The two Rahuls and the regrouping of the golden era
In 2004, Rahul Dravid was leading India in a Test match in Multan, Pakistan, when he declared the innings with Sachin Tendulkar not out on 194. It caused an uproar in India. No one had treated the game as being greater than the individual in this country. And Tendulkar! How could Dravid? Tendulkar himself stoked the controversy by admitting he had felt let down. The players cleared the air between them, but fans never got over it.
Dravid, however, was clear in his mind. It was a decision based on cricketing logic. India needed to bowl a few overs before close of play to push for victory, and Tendulkar, who had slowed down post-tea, in the words of the then Indian coach John Wright, “needed to move on.”
What was best for the team was not ideal for the individual. In the end India won by an innings, and both the players and the country were given a lesson in putting the team ahead of the individual. It was, as Wright wrote, confirmation of Dravid’s “steeliness and serenity,” as the captain handled the response both from his teammate and fans back home with dignity.
In welcoming Dravid as the national cricket coach, India’s T20 vice captain K.L. Rahul has made an interesting statement. “He (Dravid) has always been a team man when he was playing, and that’s the kind of culture he wants to bring in here as well, where everyone’s putting the team ahead of personal goals.”
This is true, but there is a suggestion here that putting the team ahead of the individual is not an Indian tradition. And that’s true too. When K.L. Rahul said during an acrimonious Test in England recently, “If you go after one of our guys, all eleven of us will come right back,” it was a powerful message. No Indian player of the past would have articulated this. It was not the Indian way.
Great players need to be selfish to succeed, eliminating everything that might interfere with giving their best. This is a sporting cliché. Usually when the individual succeeds, the team does well. But such selfishness can be counter-productive too when it gets in the way. There is thus positive selfishness which is good for the team, and negative selfishness which isn’t. An example of the latter is the quest for individual records.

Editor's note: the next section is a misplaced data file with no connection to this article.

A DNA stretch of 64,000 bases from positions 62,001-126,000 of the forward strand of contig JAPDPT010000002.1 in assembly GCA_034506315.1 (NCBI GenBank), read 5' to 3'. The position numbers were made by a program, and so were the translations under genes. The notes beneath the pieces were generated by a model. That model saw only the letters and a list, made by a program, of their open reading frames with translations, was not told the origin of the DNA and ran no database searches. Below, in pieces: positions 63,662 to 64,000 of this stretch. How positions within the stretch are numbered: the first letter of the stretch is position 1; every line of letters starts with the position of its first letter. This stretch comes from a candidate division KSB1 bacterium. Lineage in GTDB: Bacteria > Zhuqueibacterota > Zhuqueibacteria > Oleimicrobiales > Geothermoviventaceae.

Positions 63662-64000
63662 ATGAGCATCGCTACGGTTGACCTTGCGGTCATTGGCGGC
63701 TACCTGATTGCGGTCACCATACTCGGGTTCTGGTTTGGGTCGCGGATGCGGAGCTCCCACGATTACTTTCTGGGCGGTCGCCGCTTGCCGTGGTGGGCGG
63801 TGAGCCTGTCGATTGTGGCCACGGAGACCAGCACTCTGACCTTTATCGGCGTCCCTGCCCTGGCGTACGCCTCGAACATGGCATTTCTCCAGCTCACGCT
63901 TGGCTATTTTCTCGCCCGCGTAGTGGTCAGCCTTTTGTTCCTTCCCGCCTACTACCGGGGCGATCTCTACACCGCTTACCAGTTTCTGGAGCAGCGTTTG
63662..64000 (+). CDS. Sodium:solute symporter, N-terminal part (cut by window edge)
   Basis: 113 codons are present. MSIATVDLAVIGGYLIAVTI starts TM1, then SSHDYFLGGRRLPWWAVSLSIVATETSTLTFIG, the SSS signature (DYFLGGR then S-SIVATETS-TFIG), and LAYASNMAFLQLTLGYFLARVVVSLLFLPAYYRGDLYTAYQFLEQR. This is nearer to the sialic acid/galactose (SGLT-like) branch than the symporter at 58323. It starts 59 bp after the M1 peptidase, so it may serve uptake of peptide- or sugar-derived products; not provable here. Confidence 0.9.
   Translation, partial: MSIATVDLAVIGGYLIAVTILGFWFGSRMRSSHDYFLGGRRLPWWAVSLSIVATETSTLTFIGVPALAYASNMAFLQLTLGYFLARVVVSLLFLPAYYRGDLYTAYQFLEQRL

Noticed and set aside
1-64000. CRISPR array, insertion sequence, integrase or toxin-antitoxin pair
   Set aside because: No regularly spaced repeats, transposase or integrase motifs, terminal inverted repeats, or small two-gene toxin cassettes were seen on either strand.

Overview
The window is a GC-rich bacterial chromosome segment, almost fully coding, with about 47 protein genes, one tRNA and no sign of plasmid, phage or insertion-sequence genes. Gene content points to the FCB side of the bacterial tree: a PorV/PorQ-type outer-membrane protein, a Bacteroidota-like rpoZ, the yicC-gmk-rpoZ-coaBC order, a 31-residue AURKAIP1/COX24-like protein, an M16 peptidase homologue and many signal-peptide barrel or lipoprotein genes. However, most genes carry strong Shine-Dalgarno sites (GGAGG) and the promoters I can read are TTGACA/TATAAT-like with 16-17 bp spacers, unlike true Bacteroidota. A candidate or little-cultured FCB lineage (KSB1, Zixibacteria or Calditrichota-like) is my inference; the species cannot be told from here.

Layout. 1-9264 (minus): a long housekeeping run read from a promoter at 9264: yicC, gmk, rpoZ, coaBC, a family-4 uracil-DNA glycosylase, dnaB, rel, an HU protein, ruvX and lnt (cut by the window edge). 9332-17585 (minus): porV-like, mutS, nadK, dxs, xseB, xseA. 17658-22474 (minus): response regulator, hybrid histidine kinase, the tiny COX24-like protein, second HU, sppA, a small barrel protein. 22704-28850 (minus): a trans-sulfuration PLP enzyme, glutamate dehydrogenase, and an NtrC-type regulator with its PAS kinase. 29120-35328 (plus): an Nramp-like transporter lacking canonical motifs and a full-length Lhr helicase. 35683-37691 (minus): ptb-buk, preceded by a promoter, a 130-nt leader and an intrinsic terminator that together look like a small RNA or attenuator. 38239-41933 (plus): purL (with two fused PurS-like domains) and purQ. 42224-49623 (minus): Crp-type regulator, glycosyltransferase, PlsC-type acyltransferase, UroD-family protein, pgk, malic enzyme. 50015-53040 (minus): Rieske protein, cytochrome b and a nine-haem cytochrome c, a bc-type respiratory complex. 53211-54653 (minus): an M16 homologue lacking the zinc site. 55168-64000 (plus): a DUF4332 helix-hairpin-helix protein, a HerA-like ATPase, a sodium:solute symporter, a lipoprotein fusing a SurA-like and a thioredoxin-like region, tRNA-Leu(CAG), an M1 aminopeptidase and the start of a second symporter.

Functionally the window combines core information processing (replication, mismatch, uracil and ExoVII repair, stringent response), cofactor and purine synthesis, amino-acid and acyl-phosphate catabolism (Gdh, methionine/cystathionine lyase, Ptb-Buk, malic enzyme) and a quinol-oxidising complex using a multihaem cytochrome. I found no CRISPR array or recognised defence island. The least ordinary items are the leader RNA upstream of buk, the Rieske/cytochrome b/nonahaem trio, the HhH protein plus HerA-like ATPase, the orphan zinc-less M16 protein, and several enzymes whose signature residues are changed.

Top players trained to succeed at the highest level sometimes find it difficult to switch from the positive to the negative, especially as fans have often placed individual accomplishments above team performances, and thus perpetuated the system.
Some of India’s greatest players extended their careers simply in order to go past a world record or create one that hadn’t seem possible or necessary till they did so. Kapil Dev, closing in on Richard Hadlee’s then world record aggregate of wickets was carried by the team till he went past it. Tendulkar’s pursuit of his 100th international century ended in individual success when he reached the figure in an ODI, but India lost that match to Bangladesh.
A more worrying interpretation of K.L. Rahul’s statement is that the culture of negative selfishness continues in the Indian team, and it will take someone like Dravid to get rid of it. Perhaps I am reading too much into it. But it’s a thought worth keeping in mind. Modern sport is intensely competitive, and in cricket the individual needs to overcome not only eleven members of the opposition, but often some members of his own team as well. This is not being cynical, merely practical.
The re-grouping of the golden era of Indian cricket (otherwise, the Tendulkar era) is a matter of importance too. Dravid and V.V.S. Laxman both retired within weeks of each other after a nightmarish final tour of Australia in 2012. When the stars retired, they were, like all sportsmen, still very young, and still had much to contribute to the game.
Within a few years, they had begun to play at the national level — in different but significant roles this time. With the announcement of Laxman as the head of the National Cricket Academy (to take over from Dravid who did a commendable job there), their influence on the game continues.
Of that great middle order, Sourav Ganguly is the president of the Board of Control for Cricket in India while down the order Anil Kumble has already served as national coach, and along with Javagal Srinath, held office at the Karnataka State Cricket Association. The transition for these gifted, intelligent players has been remarkably smooth, and in hindsight appears inevitable.
We are now on Telegram. Click here to join our channel (@TechiUpdate) and stay updated with the latest Technology headlines.
For all the latest Sports News Click Here